Welcome to my weekly Author Spotlight. I’ve asked a bunch of my author friends to answer a set of interview questions, and to share their latest work.
Today, Allen Renfro – Allen Renfro is a native of Tennessee and a graduate of Tusculum College. A published poet and artist in the zine culture of the 1990s he considers himself a “fringe” artist who unabashedly tackles controversial subjects.
Thanks so much, Allen, for joining me!
J. Scott Coatsworth: Do you have any strange writing habits or superstitions?
Allen Renfro: I’m not sure about strange but I definitely have rituals. I have to have my favorite Pandora station playing and a Diet Pepsi nearby. I seem to write more effectively in the morning hours versus night.
JSC: When did you know you wanted to write, and when did you discover that you were good at it?
AR: It may sound strange but it feels like I was born to write. I remember writing a fictional story in the sixth grade that was supposed to be just a page or so and my story wound up being like ten pages. I think it’s been in recent years that I’m confident enough to say I’m good at it. I think I’m like most writers. We take a lot of lumps and bruises along the way before we get to the point where we feel we’re good at it. I guess what I’m saying is for a long time it didn’t matter to me if I was good at it, just that I was enjoying creating adventures. Now I realize I’m good at it too.
JSC: If you could sit down with one other writer, living or dead, who would you choose, and what would you ask them?
AR: Anne Rice. Among the many questions I have, I would most like to know if she ever wanted to write outside the supernatural genre and if so what genre would it be. I remember the early years she did write some erotica but I have to wonder if she ever thought beyond the vampire chronicles and the Mayfair witches.
JSC: How would you describe your writing style/genre?
AR: Most of my writing is in the thriller/mystery genre but I don’t believe in writing in just one genre. I’ve written horror, young adult, romance. I like pushing myself. I don’t want to stay in my comfort zone. I’m planning on writing some science fiction in the near future as well. I love it all and want to experience it all.
JSC: If you had the opportunity to live one year of your life over again, which year would you choose, and why?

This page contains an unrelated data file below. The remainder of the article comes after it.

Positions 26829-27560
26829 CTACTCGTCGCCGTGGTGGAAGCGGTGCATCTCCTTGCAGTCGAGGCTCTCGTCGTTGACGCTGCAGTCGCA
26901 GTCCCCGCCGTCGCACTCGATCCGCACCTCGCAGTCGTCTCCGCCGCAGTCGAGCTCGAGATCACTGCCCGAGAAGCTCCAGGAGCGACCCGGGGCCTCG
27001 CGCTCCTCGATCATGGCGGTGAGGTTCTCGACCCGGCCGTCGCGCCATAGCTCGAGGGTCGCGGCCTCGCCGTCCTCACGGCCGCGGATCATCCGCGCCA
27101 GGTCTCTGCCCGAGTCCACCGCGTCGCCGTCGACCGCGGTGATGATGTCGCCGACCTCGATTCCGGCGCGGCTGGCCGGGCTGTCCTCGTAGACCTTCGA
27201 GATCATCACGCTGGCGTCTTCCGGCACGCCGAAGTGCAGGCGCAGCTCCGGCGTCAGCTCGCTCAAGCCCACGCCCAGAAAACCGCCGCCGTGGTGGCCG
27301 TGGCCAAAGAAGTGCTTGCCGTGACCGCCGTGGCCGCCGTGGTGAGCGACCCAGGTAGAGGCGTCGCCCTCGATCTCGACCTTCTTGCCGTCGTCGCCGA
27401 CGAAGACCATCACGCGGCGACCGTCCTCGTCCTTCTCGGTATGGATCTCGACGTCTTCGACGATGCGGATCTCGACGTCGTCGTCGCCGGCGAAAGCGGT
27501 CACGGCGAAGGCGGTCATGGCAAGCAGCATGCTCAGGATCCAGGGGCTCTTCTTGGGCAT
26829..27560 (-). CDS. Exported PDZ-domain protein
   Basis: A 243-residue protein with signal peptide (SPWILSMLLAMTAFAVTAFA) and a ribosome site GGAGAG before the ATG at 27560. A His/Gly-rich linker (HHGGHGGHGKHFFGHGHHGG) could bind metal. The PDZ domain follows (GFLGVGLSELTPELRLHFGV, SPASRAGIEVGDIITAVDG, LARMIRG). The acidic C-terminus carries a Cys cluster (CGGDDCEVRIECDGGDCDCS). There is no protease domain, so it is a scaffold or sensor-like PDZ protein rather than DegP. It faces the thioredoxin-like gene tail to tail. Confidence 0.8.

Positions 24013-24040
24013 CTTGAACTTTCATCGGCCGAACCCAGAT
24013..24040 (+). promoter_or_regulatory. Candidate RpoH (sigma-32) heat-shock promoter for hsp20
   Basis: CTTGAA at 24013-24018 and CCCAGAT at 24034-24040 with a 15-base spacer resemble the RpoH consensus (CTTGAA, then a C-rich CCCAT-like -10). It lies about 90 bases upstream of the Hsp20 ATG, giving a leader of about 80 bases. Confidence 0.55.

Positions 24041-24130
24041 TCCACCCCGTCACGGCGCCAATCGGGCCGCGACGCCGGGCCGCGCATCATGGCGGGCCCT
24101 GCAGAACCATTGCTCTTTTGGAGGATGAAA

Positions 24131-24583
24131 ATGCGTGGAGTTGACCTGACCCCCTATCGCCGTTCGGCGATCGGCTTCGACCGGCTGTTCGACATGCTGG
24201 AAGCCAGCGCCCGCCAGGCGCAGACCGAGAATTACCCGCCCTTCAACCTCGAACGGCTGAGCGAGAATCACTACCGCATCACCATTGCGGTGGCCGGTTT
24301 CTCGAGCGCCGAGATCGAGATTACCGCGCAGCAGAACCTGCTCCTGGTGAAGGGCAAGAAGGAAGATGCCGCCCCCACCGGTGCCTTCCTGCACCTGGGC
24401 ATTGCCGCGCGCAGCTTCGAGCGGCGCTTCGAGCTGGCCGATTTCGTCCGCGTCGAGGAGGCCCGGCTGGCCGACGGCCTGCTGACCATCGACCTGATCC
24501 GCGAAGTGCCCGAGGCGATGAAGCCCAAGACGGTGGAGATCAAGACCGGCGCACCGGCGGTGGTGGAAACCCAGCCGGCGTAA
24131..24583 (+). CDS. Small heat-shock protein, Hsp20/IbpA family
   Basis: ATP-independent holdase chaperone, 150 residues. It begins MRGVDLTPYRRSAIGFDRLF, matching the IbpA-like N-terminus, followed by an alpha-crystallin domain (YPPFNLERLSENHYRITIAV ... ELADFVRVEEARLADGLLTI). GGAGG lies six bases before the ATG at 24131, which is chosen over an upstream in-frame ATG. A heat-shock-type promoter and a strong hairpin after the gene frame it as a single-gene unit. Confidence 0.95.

AR: This is going to sound very cynical, probably even bitter. 1993. If I knew then what I know now I could save myself a lot of heartache and anger by making a different decision than I made that year. The circumstances of that year led me to give up writing for a long period of time. I will always regret that.
JSC: What was your first published work? Tell me a little about it.
AR: The Raised is the first novel I had published and is book one of an ongoing paranormal/supernatural series. It’s my own vision of what the undead are, not zombies mind you, but something that brings a human back to life, more powerful, more beautiful and stronger than in their natural life. It’s really my exploration of Biblical text.
JSC: Were you a voracious reader as a child?
AR: I wouldn’t say voracious but I loved to read as a child and a teenager. I became obsessed with S.E. Hinton’s novel The Outsiders and I think I read it like ten times in one year. To this day I still try to read it once a year. That’s how much it affected me. I read books all the time so maybe voracious is correct in describing me then.
JSC: What’s your writing process?
AR: An idea comes to me and I sit down and begin writing. I never know where the characters will take the story but I let them do it. I think I spend as much time pacing while flushing out a story as I do in actually writing it.
JSC: Which of your own characters would you Kill? Fuck? Marry? And why?
AR: This would probably be the same character for all of these. Sheriff Mark Mason in my novel Rogue. He’s sexy, masculine, charming, southern, wears a uniform and is so frustrating when it comes to making a decision about his personal life that I want to strangle him.
JSC: What are you working on now, and when can we expect it?
AR: I’m working on a romantic comedy. I really wanted to write a story that’s funny and has a “happily ever after.” I just wanted to write something to help people escape, nothing too heavy, just a feel good story. I hope to have it out any day now!
And now for Allen’s new book: Feels Like Friday:
There’s nothing like the feeling of coming home on a Friday afternoon after a hard week of work. To Evan weekends are when life really begins, spending quiet Friday nights at home with Jacob; sleeping in on Saturday mornings; shopping in Market Square downtown; going to the movies after Sunday brunch with friends. It has defined his life with Jacob for twenty happy years.
Then, one Friday he comes home and his whole world is shattered.
Determined to help Evan through his sorrow his best friends, Curt and Donna, decide to keep him distracted by taking him to Curt’s favorite hangout. It seems the harder they try the more Evan resists, that is, until he meets Jase.
The hottest bartender in town, Jase, with his blond hair and blue-eyed good looks, is the center of attention and the object of every man’s desire. Never in a million years would Evan think that Jase could be attracted to someone like him: a nerdy, middle-aged accountant with high blood pressure. It takes Evan’s best friends to convince him that he is the kind of man Jase is looking for.
But just as the relationship between Evan and Jase blossoms, tragedy strikes and Evan is forced to make a decision that will change his life forever. Will he do what his heart tells him or what his guilt demands?
“Let’s not just stand here,” Donna says, “let’s go to Richard’s tent!”